Yaphet Kotto Poster

Quotes (9)

  • I do have a favorite kind of director, which is the kind who allows me to create. Some haven't allowed me to create and I think by doing that they don't need an actor. They need a puppet.
  • [on Homicide: Life on the Street (1993)] I felt like I was a beggar doing Homicide. Begging to act. Begging for scenes. The writing was not obviously for me. It mainly focused on others. I went from a movie star playing leads to a bit player doing one line here and one line there. The rest of the week I would be hanging around Fells Point waiting to come in and do my one line. When I asked if they could write more for me to do, they would say "You're doing great. You're the anchor of the show. "Anchor? I'm an actor, let me out!" I finally ended up writing for the show and gave myself something to do. Nine years of not acting.
  • [on filming Midnight Run (1988)] That was another difficult shoot. [Robert] DeNiro is very spontaneous and it always helps to work with an artist like that. But Marty Brest! He shot so many takes of the scenes that I lost all joy in doing the film. It became hard and tedious work. Then he stopped eating during the shoot and became thinner and thinner each day, until he looked like a ghost behind the camera. When I met Marty at the Universal Studios with DeNiro, he looked healthy and strong, but as filming went on, he began to turn into someone you would see in Dachau (Concentration Camp). It was weird. I got sick and for the whole of the film I had a fever and was under the weather for most of it. I was shocked when it came off so funny. It sure wasn't funny making it.
  • [on filming Alien (1979)] All of the scenes were challenging, particularly when you know you have to act against sets that were huge. The special effects determined where you could walk. Then you ask yourself how can you survive in acting against a monster. Will you be remembered? Ridley Scott was cool. He gave us a ninety-page outline detailing each of our characters and then he disappeared behind the camera. That's how he directs; he operates his own camera. The Alien script was tight. It was one of the best scripts I have ever read, so there was very little improve.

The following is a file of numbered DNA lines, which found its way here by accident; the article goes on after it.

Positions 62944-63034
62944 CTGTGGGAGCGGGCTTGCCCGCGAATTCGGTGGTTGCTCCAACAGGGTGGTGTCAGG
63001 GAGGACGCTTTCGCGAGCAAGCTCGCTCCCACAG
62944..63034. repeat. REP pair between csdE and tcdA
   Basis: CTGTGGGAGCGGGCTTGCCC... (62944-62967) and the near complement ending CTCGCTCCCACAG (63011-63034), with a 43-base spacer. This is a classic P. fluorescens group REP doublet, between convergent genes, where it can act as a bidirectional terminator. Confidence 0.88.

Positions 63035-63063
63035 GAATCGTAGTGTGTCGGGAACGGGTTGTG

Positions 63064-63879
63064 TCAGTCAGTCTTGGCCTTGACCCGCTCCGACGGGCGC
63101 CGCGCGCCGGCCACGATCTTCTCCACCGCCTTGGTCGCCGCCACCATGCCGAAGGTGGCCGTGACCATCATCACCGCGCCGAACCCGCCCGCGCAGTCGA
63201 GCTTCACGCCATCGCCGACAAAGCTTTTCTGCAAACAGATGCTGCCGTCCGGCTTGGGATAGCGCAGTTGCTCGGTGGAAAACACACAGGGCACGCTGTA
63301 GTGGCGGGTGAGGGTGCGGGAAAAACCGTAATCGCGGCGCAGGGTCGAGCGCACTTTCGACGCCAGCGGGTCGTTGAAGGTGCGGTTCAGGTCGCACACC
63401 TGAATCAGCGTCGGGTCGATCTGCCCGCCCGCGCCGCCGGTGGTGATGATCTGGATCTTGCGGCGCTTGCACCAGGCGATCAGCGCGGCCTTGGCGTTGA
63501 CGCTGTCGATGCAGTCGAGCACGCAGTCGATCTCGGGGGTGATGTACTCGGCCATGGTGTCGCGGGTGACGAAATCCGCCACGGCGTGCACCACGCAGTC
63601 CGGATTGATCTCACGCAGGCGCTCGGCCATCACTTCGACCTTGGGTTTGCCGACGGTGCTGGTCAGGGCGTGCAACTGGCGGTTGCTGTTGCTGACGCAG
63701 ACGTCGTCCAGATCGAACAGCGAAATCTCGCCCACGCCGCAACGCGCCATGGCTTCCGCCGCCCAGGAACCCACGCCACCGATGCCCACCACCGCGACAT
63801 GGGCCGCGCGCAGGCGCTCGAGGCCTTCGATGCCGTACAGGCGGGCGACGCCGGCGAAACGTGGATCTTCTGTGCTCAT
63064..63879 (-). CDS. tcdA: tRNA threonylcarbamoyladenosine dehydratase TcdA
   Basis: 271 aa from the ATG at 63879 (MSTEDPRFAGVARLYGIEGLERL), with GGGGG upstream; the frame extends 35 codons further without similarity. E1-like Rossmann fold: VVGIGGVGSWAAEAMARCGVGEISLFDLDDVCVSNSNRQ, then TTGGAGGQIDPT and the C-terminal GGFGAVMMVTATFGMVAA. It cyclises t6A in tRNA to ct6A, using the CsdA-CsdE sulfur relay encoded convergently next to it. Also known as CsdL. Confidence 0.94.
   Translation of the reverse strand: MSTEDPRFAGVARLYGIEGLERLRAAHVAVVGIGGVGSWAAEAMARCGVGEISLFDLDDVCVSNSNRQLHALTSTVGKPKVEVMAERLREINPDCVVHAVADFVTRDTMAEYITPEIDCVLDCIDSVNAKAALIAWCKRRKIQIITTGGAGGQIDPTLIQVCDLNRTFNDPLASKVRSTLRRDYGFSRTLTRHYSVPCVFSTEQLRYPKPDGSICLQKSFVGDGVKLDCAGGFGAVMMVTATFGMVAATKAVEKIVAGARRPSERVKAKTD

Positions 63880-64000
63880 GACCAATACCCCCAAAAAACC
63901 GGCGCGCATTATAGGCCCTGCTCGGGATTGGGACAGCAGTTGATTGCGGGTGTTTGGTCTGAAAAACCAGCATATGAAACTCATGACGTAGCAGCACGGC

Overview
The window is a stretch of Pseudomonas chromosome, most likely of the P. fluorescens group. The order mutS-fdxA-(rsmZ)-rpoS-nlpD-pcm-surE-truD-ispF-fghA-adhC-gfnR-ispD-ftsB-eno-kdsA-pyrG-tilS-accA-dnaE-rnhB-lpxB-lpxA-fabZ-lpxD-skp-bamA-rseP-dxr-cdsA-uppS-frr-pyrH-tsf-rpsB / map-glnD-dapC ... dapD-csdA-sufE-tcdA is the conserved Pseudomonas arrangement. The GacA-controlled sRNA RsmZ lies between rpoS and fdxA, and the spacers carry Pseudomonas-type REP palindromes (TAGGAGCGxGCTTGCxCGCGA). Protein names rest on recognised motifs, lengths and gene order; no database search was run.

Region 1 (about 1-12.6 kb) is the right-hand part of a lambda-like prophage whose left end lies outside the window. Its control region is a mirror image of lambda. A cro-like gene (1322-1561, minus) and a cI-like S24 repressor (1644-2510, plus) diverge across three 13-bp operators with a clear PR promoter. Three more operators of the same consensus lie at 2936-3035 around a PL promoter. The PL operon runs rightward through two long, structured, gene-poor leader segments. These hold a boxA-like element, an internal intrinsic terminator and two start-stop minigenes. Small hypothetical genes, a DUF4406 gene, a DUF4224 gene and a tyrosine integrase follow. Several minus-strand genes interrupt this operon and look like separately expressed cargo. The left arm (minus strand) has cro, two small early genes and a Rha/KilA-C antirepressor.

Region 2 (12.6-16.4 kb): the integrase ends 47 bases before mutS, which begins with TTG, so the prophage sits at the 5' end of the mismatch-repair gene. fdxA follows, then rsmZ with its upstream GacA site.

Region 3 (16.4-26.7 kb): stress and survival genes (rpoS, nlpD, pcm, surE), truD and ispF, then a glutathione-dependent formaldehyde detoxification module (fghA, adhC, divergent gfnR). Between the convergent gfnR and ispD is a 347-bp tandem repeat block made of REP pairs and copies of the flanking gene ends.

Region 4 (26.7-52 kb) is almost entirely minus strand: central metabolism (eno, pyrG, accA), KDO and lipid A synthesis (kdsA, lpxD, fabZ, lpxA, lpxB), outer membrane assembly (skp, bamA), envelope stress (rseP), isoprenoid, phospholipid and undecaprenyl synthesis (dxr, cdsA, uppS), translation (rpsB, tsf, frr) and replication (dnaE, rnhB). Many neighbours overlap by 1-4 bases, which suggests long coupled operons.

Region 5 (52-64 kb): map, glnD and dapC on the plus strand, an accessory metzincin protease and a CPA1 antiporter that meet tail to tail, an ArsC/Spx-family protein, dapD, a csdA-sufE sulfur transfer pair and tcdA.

• [on Live and Let Die (1973)] There were so many problems with that script. I was too afraid of coming off like Mantan Moreland. I had to dig deep in my soul and brain and come up with a level of reality that would offset the sea of stereotype crap that Tom Mankiewicz wrote that had nothing to do with the Black experience or culture. The way Kananga dies was a joke, and well, the entire experience was not as rewarding as I wanted it to be. There were a lot of pitfalls that I had to avoid, and I did.
  • [on when he decided to become an actor] I was roaming around Manhattan looking for work; in fact I had just come from an employment center in New York called 'Warren Street' where you can buy a part-time job for about ten bucks. On this particular day, I didn't feel like delivering lunches, or pushing a dolly truck through lower Manhattan, so I went up to 42nd Street around Times Square, which at the time looked like a circus: porn theaters on one side of the street and B-movies on the other. I stopped before one particular theater and there were gangster photos all over the marquee. The movie must have cost about seventy-five cents, so I went in and sat down and saw On the Waterfront. I was so blown away after that day - it was Brando's performance that made me leave the streets to become an actor.
  • If you're a black actor, you really don't have too many choices. If you keep turning things down, you might as well hit the unemployment office. If I didn't sometimes take small parts in small films I wouldn't get to play anything, and I do have to eat.
  • [on Anthony Quinn and Across 110th Street (1972)] I can't stop laughing about Mr. Quinn. He wouldn't let me have anything. When I told him about how rough I had it as a kid in Harlem, he told me how he was hanged by the neck in Russia and left for dead. I told him I'd love to win an Academy Award. "Don't bother, I'll lend you mine". "You don't know how rough it is coming up black in America". "Listen Yaphet, until you have been a Mexican, you don't know what rough means!" When we were shooting 110th in Harlem... I said to him: "Finally, I'm with my people". "Your people? My great-grandmother was a slave in Alabama!"
  • [on turning down the role of Captain Jean-Luc Picard on Star Trek: The Next Generation (1987)] I think I made some wrong decisions in my life, man. I should have done that but I walked away. When you're making movies, you would tend to say no to television. It's like when you're in college and someone asks you to the high school dance. You say no.